An Introduction to Lagrangian Mechanics begins with a proper historical perspective on the Lagrangian method by presenting Fermat’s Principle of Least Time (as an introduction to the Calculus of Variations) as well as the principles of Maupertuis, Jacobi, and d’Alembert that preceded Hamilton’s formulation of the Principle of Least Action, from which the Euler– Lagrange equations of motion are derived. Other additional topics not traditionally presented in undergraduate textbooks include the treatment of constraint forces in Lagrangian Mechanics; Routh’s procedure for Lagrangian systems with symmetries; the art of numerical analysis for physical systems; variational formulations for several continuous Lagrangian systems; an introduction to elliptic functions with applications in Classical Mechanics; and Noncanonical Hamiltonian Mechanics and perturbation theory.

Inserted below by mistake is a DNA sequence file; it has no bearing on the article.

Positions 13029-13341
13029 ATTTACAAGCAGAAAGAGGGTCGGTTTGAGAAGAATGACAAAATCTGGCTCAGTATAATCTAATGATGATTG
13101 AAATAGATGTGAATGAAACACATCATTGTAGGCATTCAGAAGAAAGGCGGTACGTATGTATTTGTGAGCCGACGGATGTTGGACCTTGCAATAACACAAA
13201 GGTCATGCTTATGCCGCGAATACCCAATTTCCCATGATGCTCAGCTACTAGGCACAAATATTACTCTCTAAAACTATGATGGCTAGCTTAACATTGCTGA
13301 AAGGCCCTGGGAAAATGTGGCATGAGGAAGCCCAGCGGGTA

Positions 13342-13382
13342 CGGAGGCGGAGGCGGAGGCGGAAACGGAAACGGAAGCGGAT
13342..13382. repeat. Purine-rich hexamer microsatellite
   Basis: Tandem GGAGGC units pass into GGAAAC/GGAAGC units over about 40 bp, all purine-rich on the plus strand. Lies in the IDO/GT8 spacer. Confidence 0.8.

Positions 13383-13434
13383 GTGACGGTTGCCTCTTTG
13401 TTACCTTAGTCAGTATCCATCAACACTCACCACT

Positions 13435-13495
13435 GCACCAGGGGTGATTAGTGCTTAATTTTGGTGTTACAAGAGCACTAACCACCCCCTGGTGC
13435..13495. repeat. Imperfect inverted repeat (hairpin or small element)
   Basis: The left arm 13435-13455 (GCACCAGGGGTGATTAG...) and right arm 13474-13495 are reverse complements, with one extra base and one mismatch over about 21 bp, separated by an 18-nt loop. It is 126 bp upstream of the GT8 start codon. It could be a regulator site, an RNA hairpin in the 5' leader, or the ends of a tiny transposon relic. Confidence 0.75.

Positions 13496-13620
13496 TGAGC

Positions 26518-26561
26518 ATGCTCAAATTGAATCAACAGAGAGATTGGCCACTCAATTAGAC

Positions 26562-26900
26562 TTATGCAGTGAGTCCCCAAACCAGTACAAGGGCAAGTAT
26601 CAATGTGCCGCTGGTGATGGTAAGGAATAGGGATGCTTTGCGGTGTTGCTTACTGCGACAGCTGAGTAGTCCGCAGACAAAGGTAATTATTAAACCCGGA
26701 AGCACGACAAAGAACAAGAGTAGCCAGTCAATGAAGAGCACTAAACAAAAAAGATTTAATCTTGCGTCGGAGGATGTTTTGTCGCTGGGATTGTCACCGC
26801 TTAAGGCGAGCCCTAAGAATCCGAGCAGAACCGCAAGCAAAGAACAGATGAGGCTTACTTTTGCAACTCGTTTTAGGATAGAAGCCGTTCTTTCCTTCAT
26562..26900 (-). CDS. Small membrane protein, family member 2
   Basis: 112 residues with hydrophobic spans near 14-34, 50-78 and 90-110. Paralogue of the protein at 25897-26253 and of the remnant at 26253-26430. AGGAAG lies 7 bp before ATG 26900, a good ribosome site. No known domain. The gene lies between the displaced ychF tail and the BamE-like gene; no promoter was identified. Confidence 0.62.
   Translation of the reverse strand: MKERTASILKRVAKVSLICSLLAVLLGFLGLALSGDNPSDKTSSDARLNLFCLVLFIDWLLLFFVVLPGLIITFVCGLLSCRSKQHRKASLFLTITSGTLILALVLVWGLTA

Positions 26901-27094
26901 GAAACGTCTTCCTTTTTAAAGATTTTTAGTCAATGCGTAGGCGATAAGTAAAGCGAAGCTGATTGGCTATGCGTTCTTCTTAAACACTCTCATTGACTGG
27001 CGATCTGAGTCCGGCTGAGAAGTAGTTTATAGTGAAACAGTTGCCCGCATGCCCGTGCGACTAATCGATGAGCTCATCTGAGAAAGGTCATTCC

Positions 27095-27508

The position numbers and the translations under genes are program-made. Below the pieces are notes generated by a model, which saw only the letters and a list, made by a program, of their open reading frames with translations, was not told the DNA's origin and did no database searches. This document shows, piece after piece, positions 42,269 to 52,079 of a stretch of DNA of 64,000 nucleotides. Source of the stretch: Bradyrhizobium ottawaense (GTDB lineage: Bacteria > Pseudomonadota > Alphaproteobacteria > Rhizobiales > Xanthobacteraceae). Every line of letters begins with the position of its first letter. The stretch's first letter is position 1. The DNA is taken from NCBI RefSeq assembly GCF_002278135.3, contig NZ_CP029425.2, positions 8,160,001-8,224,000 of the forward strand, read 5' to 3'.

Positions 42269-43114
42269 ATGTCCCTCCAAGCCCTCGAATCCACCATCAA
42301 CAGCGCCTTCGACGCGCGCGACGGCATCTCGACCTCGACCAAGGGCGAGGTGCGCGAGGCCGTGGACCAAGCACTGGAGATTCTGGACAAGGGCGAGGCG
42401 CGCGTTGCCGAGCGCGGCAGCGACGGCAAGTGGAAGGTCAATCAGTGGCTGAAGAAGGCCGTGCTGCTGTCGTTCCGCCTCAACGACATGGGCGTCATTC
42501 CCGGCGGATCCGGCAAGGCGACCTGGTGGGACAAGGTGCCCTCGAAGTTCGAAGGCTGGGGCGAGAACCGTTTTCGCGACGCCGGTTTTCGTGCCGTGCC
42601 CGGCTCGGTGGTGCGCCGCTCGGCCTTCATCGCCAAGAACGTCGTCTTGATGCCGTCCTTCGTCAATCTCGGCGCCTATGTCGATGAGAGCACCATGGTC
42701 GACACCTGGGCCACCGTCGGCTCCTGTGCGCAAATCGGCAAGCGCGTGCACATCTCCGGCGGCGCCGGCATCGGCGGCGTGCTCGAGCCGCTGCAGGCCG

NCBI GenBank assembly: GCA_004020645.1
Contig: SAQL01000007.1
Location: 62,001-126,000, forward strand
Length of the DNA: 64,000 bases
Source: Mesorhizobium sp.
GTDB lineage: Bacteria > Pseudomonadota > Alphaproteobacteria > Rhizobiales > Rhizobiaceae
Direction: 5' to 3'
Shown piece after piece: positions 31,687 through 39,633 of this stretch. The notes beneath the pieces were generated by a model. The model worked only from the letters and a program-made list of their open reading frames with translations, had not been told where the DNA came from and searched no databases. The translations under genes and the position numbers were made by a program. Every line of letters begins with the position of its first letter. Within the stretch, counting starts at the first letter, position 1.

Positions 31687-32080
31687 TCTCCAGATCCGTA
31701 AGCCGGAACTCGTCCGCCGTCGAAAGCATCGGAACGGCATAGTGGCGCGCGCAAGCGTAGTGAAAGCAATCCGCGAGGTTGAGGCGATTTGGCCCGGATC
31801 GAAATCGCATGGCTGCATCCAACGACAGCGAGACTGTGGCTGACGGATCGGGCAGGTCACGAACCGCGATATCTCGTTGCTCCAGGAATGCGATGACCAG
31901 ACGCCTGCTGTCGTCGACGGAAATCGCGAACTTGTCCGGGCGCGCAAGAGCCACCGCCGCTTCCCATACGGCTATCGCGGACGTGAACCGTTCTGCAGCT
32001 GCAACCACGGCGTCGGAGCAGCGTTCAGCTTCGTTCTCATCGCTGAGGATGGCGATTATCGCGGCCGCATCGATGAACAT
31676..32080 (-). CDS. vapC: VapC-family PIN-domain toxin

The Second Edition includes a larger selection of examples and problems (with hints) in each chapter and continues the strong emphasis of the First Edition on the development and application of mathematical methods (mostly calculus) to the solution of problems in Classical Mechanics.
New material has been added to most chapters. For example, a new derivation of the Noether theorem for discrete Lagrangian systems is given and a modified Rutherford scattering problem is solved exactly to show that the total scattering cross section associated with a confined potential (i.e., which vanishes beyond a certain radius) yields the hardsphere result. The Frenet-Serret formulas for the Coriolis-corrected projectile motion are presented, where the Frenet-Serret torsion is shown to be directly related to the Coriolis deflection, and a new treatment of the sleeping-top problem is given.
This book will be useful to advanced undergraduate and graduate students in physics.